Floyd Mayweather Jr and music producer DJ Khaled have been charged by the Securities and Exchange Commission for promoting crypto investments in initial coin offerings (Icos) without letting it be known that they were getting paid for it.
The two celebrities arrived at settlements with the SEC and agreed against promoting any securities, not even digital ones. Dj Khaled and Floyd Mayweather agreed to not take part in the practice for two and three years respectively according to a Thursday SEC statement.
The two popular individuals agreed to give back all the proceeds they had made to the SEC together with penalties and interest. A big part of the SEC’s “beef” with the two artists is their failure to disclose certain payments from different ICO projects.
Khaled was quiet about a 50,000 payment from Centra tech, while Floyd Mayweather JR also kept quiet about a 300,000 payment from the same firm. Centra tech has found itself in hot soup with the commission after being charged with putting out a fraudulent ICO.
Both Khaled and Mayweather have found themselves in trouble after having promoted Centra tech’s ICO to their followers. Floyd gave away the hint that a lot of crypto firms were currently approaching him to promote their ICOs after he tweeted “You can call me Floyd Crypto Mayweather from now on,”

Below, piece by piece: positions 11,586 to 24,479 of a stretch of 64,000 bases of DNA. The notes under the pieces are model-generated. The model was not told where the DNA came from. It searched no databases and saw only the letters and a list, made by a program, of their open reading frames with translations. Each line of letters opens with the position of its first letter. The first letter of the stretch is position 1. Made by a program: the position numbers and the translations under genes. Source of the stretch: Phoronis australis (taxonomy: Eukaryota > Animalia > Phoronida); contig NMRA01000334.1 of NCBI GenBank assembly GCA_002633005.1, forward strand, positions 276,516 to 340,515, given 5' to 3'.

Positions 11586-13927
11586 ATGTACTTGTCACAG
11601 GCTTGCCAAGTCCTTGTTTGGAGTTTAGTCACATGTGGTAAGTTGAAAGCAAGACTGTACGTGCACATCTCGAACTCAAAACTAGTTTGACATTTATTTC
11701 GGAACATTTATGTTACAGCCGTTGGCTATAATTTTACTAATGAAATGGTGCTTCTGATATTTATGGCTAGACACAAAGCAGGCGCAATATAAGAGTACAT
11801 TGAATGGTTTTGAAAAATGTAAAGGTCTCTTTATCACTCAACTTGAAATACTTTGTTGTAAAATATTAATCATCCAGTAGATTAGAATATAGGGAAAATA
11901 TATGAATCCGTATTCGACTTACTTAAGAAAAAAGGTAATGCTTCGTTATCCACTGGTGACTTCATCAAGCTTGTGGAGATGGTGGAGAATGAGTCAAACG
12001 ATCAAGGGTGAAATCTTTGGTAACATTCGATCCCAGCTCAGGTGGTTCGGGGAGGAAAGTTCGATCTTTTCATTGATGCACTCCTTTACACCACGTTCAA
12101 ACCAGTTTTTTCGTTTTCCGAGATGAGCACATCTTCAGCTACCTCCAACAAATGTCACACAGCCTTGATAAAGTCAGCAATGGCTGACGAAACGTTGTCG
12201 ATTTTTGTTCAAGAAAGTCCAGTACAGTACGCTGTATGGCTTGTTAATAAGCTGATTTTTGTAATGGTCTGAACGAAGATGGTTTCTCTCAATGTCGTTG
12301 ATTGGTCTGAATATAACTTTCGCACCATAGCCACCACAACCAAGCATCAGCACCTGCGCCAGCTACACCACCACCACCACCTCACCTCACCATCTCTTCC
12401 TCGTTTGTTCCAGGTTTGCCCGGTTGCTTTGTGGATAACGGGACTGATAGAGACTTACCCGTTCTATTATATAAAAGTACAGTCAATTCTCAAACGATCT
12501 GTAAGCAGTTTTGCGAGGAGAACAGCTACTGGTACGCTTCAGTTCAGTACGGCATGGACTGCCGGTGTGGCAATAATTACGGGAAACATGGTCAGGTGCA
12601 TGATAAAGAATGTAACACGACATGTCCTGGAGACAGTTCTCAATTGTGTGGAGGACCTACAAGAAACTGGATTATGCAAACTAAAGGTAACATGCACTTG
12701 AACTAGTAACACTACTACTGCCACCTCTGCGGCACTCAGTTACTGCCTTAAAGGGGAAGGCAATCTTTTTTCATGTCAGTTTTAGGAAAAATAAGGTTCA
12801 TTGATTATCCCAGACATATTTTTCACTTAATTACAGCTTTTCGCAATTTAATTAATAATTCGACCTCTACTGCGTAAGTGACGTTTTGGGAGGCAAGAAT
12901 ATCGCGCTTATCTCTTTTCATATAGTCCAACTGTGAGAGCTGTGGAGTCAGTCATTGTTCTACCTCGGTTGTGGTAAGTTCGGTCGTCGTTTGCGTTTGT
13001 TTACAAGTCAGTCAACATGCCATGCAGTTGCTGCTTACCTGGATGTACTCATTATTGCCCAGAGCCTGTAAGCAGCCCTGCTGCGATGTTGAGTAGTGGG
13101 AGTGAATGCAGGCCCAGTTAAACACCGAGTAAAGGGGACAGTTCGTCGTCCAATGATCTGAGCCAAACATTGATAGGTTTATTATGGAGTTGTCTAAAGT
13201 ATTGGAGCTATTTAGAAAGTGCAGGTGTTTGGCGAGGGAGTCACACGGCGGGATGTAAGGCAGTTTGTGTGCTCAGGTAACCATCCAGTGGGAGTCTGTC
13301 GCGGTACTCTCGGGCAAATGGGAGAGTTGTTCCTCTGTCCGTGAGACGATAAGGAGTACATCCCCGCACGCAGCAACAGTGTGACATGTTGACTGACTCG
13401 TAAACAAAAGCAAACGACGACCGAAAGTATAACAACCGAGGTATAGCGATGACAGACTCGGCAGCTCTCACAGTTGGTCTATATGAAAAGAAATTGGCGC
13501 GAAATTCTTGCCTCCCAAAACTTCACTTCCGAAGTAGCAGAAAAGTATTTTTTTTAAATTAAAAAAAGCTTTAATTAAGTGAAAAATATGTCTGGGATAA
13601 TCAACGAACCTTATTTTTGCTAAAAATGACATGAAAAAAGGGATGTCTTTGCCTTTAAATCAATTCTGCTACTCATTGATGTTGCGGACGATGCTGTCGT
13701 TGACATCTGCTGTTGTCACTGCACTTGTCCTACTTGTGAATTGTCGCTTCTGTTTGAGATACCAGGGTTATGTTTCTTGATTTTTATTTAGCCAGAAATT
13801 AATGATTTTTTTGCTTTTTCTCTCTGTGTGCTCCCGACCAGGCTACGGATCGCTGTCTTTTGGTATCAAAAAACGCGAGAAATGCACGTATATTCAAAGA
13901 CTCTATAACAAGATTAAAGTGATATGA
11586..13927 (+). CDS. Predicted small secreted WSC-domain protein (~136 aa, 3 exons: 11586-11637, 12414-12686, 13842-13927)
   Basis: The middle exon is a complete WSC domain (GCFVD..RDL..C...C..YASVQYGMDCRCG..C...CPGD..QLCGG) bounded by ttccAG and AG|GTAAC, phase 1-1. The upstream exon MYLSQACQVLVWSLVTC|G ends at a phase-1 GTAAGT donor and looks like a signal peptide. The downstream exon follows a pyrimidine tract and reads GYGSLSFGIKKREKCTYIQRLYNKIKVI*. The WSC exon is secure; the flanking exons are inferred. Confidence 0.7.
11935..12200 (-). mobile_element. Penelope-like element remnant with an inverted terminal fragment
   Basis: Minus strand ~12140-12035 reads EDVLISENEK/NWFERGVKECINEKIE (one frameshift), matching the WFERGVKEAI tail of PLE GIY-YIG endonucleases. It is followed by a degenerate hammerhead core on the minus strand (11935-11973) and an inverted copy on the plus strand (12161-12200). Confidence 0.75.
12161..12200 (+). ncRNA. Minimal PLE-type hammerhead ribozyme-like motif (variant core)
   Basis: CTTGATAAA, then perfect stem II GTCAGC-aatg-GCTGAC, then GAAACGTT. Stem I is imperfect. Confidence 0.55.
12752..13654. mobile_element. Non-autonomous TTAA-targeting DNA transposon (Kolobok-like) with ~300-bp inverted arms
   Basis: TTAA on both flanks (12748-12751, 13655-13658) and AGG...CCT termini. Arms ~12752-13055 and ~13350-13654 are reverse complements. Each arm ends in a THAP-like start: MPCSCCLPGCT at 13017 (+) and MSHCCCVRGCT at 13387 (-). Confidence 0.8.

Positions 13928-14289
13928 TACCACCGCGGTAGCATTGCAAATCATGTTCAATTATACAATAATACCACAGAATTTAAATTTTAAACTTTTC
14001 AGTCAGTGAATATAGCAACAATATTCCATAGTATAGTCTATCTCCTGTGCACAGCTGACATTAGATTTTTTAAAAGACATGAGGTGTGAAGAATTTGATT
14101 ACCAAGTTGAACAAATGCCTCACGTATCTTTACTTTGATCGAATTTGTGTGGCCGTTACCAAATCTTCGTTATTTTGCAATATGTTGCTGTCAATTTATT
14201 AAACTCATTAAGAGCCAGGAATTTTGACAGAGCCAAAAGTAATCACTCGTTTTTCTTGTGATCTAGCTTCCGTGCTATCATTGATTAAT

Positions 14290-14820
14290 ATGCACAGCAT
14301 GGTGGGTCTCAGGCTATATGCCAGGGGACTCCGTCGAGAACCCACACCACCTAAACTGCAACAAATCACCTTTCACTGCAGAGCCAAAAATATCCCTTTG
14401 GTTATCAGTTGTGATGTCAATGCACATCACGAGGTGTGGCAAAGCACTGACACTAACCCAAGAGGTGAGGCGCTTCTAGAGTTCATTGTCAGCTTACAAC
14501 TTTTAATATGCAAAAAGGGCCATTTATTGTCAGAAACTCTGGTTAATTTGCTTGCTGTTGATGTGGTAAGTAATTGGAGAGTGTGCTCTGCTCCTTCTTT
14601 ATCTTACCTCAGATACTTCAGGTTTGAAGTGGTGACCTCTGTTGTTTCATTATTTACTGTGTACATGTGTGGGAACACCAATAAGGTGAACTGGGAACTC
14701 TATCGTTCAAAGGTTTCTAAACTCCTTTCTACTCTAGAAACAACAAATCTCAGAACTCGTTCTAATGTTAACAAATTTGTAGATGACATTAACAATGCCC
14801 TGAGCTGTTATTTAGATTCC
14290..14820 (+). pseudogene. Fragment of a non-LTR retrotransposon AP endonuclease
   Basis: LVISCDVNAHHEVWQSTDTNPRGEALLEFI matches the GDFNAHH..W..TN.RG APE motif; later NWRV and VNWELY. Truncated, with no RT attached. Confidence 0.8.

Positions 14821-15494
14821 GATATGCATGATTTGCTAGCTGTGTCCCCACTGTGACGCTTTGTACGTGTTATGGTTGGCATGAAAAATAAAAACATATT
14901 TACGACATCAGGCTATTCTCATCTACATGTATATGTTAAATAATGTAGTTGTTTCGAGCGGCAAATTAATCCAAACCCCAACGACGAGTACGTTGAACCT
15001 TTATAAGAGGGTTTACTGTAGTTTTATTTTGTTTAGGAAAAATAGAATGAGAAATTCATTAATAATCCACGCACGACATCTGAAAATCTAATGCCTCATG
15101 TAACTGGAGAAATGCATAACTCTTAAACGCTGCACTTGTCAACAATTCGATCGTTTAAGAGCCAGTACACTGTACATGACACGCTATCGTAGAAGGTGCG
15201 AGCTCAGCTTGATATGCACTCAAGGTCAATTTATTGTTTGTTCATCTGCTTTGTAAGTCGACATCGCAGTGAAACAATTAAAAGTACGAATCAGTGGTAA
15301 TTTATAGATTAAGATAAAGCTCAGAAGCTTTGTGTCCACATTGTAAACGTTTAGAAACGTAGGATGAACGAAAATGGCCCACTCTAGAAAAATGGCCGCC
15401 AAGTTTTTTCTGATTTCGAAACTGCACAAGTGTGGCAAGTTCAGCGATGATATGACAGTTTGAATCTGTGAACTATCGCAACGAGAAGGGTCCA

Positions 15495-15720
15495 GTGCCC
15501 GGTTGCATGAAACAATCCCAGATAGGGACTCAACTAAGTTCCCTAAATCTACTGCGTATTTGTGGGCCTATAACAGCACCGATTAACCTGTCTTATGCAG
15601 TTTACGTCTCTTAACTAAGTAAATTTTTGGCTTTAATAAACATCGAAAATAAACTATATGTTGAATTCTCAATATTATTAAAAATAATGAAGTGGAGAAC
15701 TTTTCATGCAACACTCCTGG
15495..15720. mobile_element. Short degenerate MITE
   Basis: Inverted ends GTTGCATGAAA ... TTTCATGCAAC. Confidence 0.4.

Following the charges against the two popular artists, the SEC has reminded would-be investors to be careful about ICOs promoted by celebrities since there is a big chance a lot of them could be fraudulent. The charges against Dj Khaled and Floyd Mayweather are a first since the SEC has never before charged individuals for promoting ICOs.
Latest posts by Kelvin (see all)
- KFC Venezuela Accept Dash as means of Payment - December 10, 2018
- Chinese Miners increasingly Shorting their Positions to Survive the Bear Markets - December 9, 2018
- Crypto-regulations on the Horizon in Chile thanks to Government Efforts - December 8, 2018
- ErisX raises 27.5 million in order to improve blockchain infrastructure - December 8, 2018
- Russian Intellectual Property Court Successfully tests Blockchain Technology for Storing Copyright Data - December 6, 2018